According to the Bureau of Labor Statistics, 19.1 percent of people with disabilities (regardless of education level) worked in 2021, up from 17.9 percent in 2020. I am unfortunately not one of the 19.1%. I’m 22-years old and have never held a paying job. I have been rejected by Stop & Shop, Big Y, Walmart, McDonald’s, and Wendy’s, among many other employers.
It’s hard for me to watch people younger than me working. Granted, they might just be working at a fast-food restaurant or the supermarket, but they can still work and pay taxes. When I was a teenager, I also wanted to work part-time to help support my household. As I’ve grown older, I’ve felt more burdensome on my parents and extended family. My parents have already sacrificed so much of their lives to raise their children.
Merely the mention of my disability makes employers uninterested in hiring me. Growing up, I was told that if I worked hard in school and received a college degree, I’d have no problem landing a good job. Nobody informed me of the ableism rampant in the world of employment. The Bureau of Labor Statistics reported that 28.5 percent of college graduates with a disability were employed in 2018, compared to 75.5 percent of non-disabled graduates. When I found this statistic online, I began to wonder why I’d gone to college at all. I didn’t want to be unemployed after working hard to earn my degree and spending thousands of dollars. After my first year of college, I tried to pursue work experience, but the location was inaccessible.
I am one of the approximately eight million SSI beneficiaries in the United States and have been since January of 2016. Generally, I wouldn’t say I like to discuss this, but it’s important. Receiving SSI enables me to be able to pay rent. It allows me to be less reliant on my family and friends for money.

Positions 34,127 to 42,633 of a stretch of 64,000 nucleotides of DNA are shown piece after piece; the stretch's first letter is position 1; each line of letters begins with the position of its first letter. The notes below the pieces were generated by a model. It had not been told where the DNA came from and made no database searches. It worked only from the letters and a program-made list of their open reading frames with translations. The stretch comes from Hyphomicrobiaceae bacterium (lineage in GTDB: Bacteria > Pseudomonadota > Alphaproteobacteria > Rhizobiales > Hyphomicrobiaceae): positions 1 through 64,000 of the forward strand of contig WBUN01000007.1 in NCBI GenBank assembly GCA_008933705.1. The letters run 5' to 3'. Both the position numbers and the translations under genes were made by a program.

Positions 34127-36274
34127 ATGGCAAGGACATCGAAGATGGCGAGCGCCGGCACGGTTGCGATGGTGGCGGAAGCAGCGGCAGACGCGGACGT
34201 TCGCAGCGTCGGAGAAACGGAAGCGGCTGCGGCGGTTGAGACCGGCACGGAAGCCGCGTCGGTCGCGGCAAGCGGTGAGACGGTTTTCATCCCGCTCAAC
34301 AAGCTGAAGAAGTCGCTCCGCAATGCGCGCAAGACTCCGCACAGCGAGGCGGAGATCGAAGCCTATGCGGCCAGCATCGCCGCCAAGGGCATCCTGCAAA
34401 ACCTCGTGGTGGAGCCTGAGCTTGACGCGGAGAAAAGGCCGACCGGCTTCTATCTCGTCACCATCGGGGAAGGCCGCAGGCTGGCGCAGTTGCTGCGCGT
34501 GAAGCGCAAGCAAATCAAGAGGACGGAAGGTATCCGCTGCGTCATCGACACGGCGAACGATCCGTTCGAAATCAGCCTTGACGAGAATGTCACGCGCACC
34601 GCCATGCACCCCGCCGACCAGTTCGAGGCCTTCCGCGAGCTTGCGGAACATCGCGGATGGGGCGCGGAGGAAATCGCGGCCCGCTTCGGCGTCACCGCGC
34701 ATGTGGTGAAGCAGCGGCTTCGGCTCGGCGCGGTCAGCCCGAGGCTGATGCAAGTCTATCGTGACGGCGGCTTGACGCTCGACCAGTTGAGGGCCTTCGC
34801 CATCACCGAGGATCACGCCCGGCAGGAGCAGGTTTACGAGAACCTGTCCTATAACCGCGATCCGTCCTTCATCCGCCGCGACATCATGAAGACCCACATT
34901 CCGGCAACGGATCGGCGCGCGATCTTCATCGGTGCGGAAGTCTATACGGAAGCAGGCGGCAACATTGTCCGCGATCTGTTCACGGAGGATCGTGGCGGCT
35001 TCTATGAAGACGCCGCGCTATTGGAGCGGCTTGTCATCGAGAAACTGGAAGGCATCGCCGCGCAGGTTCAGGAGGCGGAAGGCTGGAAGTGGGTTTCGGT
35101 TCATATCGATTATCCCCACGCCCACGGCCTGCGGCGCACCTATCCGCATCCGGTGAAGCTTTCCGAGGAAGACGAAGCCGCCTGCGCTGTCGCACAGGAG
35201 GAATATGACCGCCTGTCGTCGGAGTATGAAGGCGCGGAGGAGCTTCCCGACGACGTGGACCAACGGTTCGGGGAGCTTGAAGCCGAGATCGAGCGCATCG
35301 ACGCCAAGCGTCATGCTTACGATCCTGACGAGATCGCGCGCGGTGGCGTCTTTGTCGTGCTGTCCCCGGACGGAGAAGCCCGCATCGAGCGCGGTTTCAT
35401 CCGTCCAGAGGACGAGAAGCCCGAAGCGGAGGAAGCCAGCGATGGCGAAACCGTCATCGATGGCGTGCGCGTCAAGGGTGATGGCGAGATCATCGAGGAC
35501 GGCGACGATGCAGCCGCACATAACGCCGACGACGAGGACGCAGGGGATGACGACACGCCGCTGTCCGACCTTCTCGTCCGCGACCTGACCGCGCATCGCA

My Medicaid insurance is also tied to my SSI benefits. I rely on Medicaid to pay for my PCA services which allow me to live in my community. Without Medicaid paying for my PCAs would be untenable, at over $50,000 a year. I would end up bankrupt trying to stay alive.
There tends to be a misconception that those who rely on SSI and other government programs are lazy. I want people to understand that this isn’t the case. Living with a disability like Cerebral Palsy can feel like a full-time job. I have to manage my medical appointments, hire my PCAs, and deal with health insurance and get accommodations when I need them. Receiving accommodations in the adult world is much more complicated than when I was a child.
I would love more than anything to be able to work a full-time job. Hopefully, someday in the future, I will be able to. In order for this to happen, employers need to understand that disabled people can be valuable employees. Please be grateful for what you have before judging people because others do not have what you do.
Allarakhia, Hawa. “Employability and College Graduates with Disabilities.” Diverse Education, Diverse Education, 5 Aug. 2019, diverseeducation.com/article/151429/.
“Number of Recipients, 1974–2020.” Social Security Administration, Social Security Administration, 1 Dec. 2020, https://www.ssa.gov/policy/docs/chartbooks/fast_facts/2021/fast_facts21.html.
“Persons with a Disability: Labor Force Characteristics Summary – 2021.” U.S. Bureau of Labor Statistics, U.S. Bureau of Labor Statistics, 24 Feb. 2022, https://www.bls.gov/news.release/disabl.nr0.htm.